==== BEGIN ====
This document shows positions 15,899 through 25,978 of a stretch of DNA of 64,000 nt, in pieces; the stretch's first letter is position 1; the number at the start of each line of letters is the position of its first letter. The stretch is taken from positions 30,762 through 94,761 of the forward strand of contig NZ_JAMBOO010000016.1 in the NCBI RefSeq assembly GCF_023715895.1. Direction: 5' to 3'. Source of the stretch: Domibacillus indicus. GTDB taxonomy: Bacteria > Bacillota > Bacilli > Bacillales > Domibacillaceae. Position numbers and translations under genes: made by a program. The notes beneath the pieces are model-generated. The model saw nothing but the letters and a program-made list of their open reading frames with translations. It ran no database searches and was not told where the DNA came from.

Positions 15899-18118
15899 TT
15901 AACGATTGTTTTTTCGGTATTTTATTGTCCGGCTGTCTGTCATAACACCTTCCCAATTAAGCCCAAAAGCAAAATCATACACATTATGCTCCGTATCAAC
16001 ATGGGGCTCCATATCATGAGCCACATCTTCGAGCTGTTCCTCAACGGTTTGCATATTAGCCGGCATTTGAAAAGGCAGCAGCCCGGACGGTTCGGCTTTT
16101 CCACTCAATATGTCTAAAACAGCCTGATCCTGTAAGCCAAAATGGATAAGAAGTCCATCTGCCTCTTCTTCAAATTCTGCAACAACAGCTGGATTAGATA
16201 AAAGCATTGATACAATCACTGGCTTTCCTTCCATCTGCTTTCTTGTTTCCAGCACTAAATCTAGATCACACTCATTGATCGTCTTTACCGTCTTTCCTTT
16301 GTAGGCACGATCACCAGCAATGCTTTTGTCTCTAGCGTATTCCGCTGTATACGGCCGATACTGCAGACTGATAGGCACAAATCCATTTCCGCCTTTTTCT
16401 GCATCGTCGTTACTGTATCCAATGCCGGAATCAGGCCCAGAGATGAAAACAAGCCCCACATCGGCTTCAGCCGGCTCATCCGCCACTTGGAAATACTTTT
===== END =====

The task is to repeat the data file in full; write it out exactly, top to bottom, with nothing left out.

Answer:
This document shows positions 15,899 through 25,978 of a stretch of DNA of 64,000 nt, in pieces; the stretch's first letter is position 1; the number at the start of each line of letters is the position of its first letter. The stretch is taken from positions 30,762 through 94,761 of the forward strand of contig NZ_JAMBOO010000016.1 in the NCBI RefSeq assembly GCF_023715895.1. Direction: 5' to 3'. Source of the stretch: Domibacillus indicus. GTDB taxonomy: Bacteria > Bacillota > Bacilli > Bacillales > Domibacillaceae. Position numbers and translations under genes: made by a program. The notes beneath the pieces are model-generated. The model saw nothing but the letters and a program-made list of their open reading frames with translations. It ran no database searches and was not told where the DNA came from.

Positions 15899-18118
15899 TT
15901 AACGATTGTTTTTTCGGTATTTTATTGTCCGGCTGTCTGTCATAACACCTTCCCAATTAAGCCCAAAAGCAAAATCATACACATTATGCTCCGTATCAAC
16001 ATGGGGCTCCATATCATGAGCCACATCTTCGAGCTGTTCCTCAACGGTTTGCATATTAGCCGGCATTTGAAAAGGCAGCAGCCCGGACGGTTCGGCTTTT
16101 CCACTCAATATGTCTAAAACAGCCTGATCCTGTAAGCCAAAATGGATAAGAAGTCCATCTGCCTCTTCTTCAAATTCTGCAACAACAGCTGGATTAGATA
16201 AAAGCATTGATACAATCACTGGCTTTCCTTCCATCTGCTTTCTTGTTTCCAGCACTAAATCTAGATCACACTCATTGATCGTCTTTACCGTCTTTCCTTT
16301 GTAGGCACGATCACCAGCAATGCTTTTGTCTCTAGCGTATTCCGCTGTATACGGCCGATACTGCAGACTGATAGGCACAAATCCATTTCCGCCTTTTTCT
16401 GCATCGTCGTTACTGTATCCAATGCCGGAATCAGGCCCAGAGATGAAAACAAGCCCCACATCGGCTTCAGCCGGCTCATCCGCCACTTGGAAATACTTTT